There is no doubt that the market value of my portfolio will be volatile but my income depends on dividends, not prices. Dividends are far less volatile than share prices. Unlike a retail super fund where each pension payment is the sale of assets (units) at current prices, my income depends on earnings, not sales. Volatility is not a risk I need to manage and therefore I can afford to hold a less conservative portfolio than would be required if I was in a retail super fund that depends on the sale price of assets for each pension payment.

Clearly, if I am not paying exorbitant fess to fund managers, and I am not required to hold a conservative portfolio to safeguard me against the volatility introduced by the active trading of my fund manager who was recommended by my adviser, my $1 million is sufficient to sustain me for ever, or at least until the minimum pension payments exceed the income produced by the SMSF.

At age 85 I can sell some shares to satisfy the minimum pension requirement and repurchase them in another ownership vehicle and the dividend stream continues as before. Eventually, at age 120, the increasing minimum pension payments will remove all my money from the SMSF and ensure that the income from the portfolio is taxed normally.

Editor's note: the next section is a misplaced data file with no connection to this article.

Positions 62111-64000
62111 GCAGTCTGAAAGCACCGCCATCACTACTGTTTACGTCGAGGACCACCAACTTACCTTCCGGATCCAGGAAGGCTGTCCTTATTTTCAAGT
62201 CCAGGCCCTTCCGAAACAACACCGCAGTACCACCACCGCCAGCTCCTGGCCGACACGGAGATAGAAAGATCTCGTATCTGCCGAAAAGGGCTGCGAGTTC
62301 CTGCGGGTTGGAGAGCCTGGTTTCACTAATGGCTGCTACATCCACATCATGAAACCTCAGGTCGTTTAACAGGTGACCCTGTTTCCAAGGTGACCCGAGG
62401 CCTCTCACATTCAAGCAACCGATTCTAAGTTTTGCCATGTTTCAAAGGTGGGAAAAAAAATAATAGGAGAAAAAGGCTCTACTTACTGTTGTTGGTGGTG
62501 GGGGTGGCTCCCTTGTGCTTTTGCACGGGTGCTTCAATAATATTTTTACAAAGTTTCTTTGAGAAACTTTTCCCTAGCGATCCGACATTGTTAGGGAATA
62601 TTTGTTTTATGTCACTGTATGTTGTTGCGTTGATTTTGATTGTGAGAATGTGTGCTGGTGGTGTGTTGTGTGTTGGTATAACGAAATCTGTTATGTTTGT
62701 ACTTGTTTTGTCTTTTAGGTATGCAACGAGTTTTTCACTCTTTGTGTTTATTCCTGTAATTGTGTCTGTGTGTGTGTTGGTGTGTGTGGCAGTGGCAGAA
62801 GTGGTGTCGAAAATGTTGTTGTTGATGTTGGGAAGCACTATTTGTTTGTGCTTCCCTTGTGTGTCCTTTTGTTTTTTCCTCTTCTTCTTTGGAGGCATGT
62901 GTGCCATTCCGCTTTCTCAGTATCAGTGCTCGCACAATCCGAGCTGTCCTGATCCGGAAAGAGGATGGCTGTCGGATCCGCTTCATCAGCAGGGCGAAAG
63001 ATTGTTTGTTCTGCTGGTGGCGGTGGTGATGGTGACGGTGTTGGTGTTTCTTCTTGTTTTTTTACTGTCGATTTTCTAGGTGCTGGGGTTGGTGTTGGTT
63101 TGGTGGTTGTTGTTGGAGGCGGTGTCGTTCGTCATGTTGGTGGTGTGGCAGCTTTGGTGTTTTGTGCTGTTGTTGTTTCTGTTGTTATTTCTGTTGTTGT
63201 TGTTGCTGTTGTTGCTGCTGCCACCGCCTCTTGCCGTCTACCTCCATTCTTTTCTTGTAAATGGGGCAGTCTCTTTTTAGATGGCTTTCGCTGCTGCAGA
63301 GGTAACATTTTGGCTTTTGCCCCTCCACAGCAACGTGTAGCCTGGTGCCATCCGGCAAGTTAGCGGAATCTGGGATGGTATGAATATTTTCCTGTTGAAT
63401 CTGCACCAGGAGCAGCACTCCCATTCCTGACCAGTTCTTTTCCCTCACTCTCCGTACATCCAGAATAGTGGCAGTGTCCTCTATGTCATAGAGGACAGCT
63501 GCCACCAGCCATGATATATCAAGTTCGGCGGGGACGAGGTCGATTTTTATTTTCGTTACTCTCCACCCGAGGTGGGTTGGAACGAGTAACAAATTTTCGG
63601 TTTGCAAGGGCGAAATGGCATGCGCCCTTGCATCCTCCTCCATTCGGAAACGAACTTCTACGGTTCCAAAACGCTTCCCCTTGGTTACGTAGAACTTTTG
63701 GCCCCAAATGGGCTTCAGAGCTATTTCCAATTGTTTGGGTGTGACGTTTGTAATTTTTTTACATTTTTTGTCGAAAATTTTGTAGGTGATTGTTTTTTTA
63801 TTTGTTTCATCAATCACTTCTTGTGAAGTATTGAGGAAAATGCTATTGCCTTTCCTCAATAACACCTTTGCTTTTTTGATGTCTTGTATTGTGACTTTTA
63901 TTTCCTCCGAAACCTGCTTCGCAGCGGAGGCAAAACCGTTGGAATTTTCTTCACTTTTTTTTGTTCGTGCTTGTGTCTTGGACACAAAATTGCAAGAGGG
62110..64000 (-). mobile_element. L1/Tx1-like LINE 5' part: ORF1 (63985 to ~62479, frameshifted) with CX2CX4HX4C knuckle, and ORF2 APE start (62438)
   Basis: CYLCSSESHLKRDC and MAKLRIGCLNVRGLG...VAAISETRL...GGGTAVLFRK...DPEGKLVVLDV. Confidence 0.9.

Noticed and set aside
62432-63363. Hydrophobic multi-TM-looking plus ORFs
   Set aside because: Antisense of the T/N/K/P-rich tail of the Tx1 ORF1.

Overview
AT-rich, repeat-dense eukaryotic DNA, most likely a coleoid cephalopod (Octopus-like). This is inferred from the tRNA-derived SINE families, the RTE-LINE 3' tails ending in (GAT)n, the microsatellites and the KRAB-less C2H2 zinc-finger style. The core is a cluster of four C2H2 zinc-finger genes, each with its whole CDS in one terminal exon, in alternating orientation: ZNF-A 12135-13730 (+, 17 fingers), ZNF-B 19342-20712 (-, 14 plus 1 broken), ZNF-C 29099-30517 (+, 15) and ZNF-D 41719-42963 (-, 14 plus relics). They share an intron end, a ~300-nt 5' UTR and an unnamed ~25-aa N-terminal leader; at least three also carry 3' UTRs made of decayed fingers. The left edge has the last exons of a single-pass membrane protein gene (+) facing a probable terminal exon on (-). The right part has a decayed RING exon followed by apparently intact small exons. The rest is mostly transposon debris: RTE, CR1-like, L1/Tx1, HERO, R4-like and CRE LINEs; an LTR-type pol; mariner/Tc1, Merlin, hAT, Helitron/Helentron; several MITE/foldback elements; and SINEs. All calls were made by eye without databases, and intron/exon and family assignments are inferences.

The tax is higher outside super, so my income then is lower. Given that the growth in income from dividends has exceeded inflation for 25 years there should still be more than adequate income and I should still not need to sacrifice capital to pay for living costs.

My point is that with sufficient income, I can sit out any downturn, so falling share prices have no effect on my investment strategy and anyway my income depends on company profits and dividends, not prices. As long as I am not selling any assets, volatility is not a risk I need to manage.

© Copyright Trish Power 2009-2014

Copyright for this article belongs to Trish Power, and cannot be reproduced without express and specific consent.